Reading

February Reads

Well it took one whole month for my new years resolution to completely derail–one whole month and four seasons of Game of Thrones. Husband and I had never seen it before and we had just finished watching Battlestar Gallactica when our friends brought us seasons one and two of Game of Thrones. They had been telling us for a while that we needed to watch it and we finally listened. One episode and we were completely hooked. One episode and we spent the next three weeks powering through the four seasons. Husband and I had both become drooling, slobbering messes, watching at least two episodes a night. Now that there is no more to see, we frankly do not know what to do with ourselves.

Our evenings seem empty without Game of Thrones. I have even gotten around to picking up those things I think are called books and pawing through them as a cave man might. Needless to say I came no where close to reaching my February reading goal, but that was alright. I knew my new years resolution was a pipe dream anyway. The point is that I am back on the horse and have moved three bookmarks further into three different books. Progress–once again.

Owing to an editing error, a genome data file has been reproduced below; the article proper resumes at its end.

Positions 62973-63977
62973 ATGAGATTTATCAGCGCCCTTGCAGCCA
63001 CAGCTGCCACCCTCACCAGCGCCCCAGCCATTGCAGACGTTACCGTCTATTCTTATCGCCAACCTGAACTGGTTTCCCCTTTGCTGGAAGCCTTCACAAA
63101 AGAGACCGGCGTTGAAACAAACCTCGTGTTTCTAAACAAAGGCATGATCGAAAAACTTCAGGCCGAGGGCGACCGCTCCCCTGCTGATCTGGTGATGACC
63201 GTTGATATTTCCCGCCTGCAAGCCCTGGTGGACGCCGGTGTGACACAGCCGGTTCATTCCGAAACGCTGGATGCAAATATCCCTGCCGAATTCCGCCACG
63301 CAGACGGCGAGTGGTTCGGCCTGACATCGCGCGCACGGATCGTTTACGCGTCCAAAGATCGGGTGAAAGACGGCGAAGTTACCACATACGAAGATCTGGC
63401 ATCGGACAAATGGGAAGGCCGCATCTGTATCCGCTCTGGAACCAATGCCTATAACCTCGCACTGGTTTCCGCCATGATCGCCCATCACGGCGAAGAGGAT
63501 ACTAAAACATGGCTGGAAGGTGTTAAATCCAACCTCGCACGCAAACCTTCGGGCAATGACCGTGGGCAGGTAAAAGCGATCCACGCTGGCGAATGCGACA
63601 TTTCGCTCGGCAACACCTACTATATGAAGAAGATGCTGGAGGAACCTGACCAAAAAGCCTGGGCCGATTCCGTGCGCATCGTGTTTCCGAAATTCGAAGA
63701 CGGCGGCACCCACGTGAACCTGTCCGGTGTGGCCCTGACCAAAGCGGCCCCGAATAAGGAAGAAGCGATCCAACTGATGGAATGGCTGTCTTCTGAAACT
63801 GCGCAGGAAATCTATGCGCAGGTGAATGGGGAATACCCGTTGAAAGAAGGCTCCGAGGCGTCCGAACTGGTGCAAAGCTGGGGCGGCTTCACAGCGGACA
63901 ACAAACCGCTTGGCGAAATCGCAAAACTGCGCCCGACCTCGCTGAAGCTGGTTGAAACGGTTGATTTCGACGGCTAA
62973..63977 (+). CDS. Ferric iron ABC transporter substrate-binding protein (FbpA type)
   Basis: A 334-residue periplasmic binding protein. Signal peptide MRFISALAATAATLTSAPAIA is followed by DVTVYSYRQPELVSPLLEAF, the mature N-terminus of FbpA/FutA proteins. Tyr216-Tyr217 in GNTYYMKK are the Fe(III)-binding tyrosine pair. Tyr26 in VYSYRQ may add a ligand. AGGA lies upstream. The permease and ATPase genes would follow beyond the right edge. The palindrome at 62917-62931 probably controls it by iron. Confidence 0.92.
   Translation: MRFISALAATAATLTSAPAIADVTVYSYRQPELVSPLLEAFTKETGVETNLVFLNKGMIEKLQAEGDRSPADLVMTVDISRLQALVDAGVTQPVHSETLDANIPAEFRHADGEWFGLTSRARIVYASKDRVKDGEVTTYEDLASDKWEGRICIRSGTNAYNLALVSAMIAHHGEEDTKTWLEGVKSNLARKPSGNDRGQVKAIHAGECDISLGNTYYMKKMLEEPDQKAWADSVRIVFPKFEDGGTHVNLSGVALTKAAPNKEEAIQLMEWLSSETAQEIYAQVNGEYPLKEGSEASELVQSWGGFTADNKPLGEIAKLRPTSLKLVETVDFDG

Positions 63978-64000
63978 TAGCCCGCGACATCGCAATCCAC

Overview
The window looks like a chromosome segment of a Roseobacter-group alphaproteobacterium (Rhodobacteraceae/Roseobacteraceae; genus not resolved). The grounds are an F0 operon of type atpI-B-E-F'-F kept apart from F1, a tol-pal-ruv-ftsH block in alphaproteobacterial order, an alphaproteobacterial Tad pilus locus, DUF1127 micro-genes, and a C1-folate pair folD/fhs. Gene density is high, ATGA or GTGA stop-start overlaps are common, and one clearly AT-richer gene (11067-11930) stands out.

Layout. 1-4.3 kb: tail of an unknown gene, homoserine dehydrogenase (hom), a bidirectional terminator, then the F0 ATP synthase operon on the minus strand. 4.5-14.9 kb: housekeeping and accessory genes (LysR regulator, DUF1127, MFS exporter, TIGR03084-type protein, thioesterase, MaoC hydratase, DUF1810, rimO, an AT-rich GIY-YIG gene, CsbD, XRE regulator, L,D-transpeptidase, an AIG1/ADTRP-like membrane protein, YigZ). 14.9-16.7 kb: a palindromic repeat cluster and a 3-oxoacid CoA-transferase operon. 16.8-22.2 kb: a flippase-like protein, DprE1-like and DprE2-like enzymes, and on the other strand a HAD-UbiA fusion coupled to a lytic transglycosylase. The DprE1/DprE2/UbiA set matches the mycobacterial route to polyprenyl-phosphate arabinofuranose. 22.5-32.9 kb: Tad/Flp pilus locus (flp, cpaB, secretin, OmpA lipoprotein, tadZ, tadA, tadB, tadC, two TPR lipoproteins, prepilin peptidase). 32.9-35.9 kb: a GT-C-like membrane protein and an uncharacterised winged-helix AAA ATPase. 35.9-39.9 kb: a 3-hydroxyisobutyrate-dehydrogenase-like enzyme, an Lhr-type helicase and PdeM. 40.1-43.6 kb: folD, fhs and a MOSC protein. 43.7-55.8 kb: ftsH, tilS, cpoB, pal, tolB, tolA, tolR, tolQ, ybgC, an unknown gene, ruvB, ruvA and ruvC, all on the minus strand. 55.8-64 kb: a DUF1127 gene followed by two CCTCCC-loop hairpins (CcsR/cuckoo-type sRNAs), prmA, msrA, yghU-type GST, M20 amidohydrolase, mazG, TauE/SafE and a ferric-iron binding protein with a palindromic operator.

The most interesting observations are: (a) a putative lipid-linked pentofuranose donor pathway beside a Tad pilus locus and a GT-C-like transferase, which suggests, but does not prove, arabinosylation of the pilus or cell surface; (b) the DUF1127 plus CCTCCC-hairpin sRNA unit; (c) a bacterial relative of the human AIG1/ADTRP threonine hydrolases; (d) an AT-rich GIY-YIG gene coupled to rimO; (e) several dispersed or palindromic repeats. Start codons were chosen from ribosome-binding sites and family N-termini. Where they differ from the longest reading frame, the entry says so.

Here is the sadly short list of books I read in February:

This is the second book I have read by Anita Shreve and to be honest I just need to take her off of reading list. Everything about this book, and The Pilot’s Wife, was just alright: the writing was alright, the plot was alright, but nothing grabbed me. I found nothing compelling and I didn’t get anything out of reading her books. It wasn’t a page turner to make up for its lack of depth. It was lackluster at best. You all know that I have strong ideas when it comes to what books I should be reading. You only get to read so many books in this life. The number is finite, so why waste your time on anything other than amazing? This was not it.